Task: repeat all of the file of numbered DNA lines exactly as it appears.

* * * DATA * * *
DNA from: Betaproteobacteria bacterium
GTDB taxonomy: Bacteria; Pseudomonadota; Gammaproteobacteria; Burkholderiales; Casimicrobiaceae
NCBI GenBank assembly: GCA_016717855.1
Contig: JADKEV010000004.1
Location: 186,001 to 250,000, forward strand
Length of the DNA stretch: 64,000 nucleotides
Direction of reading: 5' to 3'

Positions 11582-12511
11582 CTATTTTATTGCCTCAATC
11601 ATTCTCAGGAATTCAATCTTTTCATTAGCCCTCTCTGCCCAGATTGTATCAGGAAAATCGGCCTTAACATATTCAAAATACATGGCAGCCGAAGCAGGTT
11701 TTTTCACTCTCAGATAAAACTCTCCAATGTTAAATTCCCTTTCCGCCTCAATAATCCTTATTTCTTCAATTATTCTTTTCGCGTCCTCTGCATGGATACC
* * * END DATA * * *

DNA from: Betaproteobacteria bacterium
GTDB taxonomy: Bacteria; Pseudomonadota; Gammaproteobacteria; Burkholderiales; Casimicrobiaceae
NCBI GenBank assembly: GCA_016717855.1
Contig: JADKEV010000004.1
Location: 186,001 to 250,000, forward strand
Length of the DNA stretch: 64,000 nucleotides
Direction of reading: 5' to 3'

Positions 11582-12511
11582 CTATTTTATTGCCTCAATC
11601 ATTCTCAGGAATTCAATCTTTTCATTAGCCCTCTCTGCCCAGATTGTATCAGGAAAATCGGCCTTAACATATTCAAAATACATGGCAGCCGAAGCAGGTT
11701 TTTTCACTCTCAGATAAAACTCTCCAATGTTAAATTCCCTTTCCGCCTCAATAATCCTTATTTCTTCAATTATTCTTTTCGCGTCCTCTGCATGGATACC